Our house was built in 1997. The pipes are copper (including the city water supply pipe). Some time after the house was built, the previous owners installed a water softener. The softener parts are all plastic, so the city water supply is not part of the grounding path.
I dug up the installation manual for my softener (Kenmore Ultrasoft 100), and it says to bond the softener in/out pipes to provide a grounding path. This has not been done. It has been this way for ~10 years.
There is already a solid copper wire clamped to the cold water pipe that runs over to the breaker box. (This wire is attached to the plumbing after the softener.) Not sure the gauge of the wire. Presumably this wire grounds the cold water pipes. I would guess there is a grounding rod somewhere behind the breaker box, but I have not verified this.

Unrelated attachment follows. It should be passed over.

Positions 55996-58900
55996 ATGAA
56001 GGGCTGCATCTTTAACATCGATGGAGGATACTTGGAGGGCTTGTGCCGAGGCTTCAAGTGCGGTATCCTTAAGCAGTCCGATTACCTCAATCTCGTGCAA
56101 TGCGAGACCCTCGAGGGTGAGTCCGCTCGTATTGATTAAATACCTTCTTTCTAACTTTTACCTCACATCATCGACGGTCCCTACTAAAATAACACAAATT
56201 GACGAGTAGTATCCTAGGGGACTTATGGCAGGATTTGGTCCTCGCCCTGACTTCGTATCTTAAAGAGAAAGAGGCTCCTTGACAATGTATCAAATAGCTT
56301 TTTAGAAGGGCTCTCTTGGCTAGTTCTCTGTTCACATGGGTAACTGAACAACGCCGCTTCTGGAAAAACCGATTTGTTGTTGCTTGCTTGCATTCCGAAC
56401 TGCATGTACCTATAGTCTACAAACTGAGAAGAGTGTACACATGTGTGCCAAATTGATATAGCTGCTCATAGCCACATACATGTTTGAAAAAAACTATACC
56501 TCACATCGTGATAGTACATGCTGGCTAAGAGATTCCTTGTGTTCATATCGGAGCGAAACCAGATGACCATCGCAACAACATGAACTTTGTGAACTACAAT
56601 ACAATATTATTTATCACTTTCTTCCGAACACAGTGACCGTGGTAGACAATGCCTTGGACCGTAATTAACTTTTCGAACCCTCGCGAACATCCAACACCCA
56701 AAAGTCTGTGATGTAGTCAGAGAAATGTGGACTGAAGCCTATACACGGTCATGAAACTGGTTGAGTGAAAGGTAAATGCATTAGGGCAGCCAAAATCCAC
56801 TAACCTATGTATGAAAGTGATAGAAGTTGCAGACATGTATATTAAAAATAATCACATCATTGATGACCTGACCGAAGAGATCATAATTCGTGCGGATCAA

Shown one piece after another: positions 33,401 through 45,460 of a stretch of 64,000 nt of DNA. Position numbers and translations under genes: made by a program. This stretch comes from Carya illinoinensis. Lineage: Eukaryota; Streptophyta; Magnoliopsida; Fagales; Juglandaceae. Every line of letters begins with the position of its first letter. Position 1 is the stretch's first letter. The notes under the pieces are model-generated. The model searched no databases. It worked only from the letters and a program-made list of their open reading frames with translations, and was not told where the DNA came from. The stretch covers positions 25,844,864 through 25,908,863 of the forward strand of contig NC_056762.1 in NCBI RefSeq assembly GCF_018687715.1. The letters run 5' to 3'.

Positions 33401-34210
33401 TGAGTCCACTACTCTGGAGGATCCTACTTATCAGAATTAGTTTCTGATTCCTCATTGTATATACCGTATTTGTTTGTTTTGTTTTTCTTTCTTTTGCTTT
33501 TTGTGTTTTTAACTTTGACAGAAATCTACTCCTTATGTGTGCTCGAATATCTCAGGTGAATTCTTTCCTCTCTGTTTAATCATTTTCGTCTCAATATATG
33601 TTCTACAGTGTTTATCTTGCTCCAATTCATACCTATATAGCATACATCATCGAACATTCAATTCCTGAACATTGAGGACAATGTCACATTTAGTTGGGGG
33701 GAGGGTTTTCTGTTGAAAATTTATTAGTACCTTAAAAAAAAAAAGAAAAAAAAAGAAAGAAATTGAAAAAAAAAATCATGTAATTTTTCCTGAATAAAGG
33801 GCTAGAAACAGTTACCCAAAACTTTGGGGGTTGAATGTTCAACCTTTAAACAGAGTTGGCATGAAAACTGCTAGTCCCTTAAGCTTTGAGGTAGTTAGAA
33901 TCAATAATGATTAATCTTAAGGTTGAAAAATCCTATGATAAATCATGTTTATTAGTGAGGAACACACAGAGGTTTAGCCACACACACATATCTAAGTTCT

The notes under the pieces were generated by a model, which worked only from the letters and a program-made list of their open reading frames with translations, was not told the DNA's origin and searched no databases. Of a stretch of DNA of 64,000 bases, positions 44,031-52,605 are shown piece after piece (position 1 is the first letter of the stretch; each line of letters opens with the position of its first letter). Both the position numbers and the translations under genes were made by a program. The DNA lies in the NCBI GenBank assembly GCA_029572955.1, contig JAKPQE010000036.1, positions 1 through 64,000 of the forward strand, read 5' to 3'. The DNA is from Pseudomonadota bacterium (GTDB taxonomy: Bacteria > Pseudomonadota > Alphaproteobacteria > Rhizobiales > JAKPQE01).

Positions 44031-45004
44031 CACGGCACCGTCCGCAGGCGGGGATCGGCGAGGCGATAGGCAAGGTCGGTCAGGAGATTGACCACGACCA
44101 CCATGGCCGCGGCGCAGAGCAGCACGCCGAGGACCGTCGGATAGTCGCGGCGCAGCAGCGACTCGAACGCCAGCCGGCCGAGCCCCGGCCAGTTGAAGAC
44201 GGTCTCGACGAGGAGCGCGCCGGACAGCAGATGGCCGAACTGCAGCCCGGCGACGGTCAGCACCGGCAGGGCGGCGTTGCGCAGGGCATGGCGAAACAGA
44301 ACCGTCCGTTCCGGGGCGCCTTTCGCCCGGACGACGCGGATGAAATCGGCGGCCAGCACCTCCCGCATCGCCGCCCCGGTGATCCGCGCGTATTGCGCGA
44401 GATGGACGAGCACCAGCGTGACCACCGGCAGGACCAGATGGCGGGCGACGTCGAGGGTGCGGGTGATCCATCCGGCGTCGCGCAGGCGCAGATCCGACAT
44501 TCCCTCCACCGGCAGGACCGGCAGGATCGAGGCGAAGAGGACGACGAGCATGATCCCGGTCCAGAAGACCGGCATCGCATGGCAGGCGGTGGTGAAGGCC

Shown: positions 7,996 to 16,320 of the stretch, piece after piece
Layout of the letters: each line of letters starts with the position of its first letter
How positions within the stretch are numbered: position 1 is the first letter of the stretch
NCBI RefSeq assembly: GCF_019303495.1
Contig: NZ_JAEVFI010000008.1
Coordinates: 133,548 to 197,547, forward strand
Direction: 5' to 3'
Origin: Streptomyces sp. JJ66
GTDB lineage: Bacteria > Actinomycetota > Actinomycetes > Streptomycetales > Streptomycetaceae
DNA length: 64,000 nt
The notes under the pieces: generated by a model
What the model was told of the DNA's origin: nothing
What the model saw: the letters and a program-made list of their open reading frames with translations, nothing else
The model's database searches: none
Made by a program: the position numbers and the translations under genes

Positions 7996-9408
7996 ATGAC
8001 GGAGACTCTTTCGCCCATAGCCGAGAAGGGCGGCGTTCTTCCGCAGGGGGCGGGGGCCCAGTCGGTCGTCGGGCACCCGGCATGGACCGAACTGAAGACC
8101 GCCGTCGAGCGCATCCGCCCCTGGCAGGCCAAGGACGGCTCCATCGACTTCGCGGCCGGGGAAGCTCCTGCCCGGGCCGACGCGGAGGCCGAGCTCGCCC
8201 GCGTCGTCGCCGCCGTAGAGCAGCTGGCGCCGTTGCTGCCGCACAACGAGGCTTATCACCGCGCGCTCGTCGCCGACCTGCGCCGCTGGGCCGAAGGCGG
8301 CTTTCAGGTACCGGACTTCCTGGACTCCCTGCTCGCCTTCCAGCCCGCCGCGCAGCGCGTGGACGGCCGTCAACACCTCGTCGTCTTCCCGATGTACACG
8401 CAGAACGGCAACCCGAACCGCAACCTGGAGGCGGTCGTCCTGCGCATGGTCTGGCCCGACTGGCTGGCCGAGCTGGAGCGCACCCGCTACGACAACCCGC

Edit: Because of this grounding wire, it seems most of the cold water plumbing is already grounded. The only part that isn't bonded is the ~5ft of cold water pipe that comes into the basement before the softener.
I do believe my outlets are grounded because the "Ground" LEDs on all of my surge strips are lit.
Should I follow the softener manual's advice and bond the water softener in/out pipes?
If the breaker box is already grounded via a grounding rod, would this extra ground path hurt anything? It seems like a good idea to have second path, in case something happens to the first one.
However, I am not sure about the difference in potential between the two ground points. Could this cause a problem? (For reference, the cold water supply line is ~50ft from the breaker box.)
Follow-up question: Should I bond the hot water pipes to the cold water pipes? There seems to be some conductivity between the hot/cold pipes already (checked with a multimeter), but I can't find an actual bonding wire anywhere, so I may just be seeing some incidental conductivity via the water heater or faucets.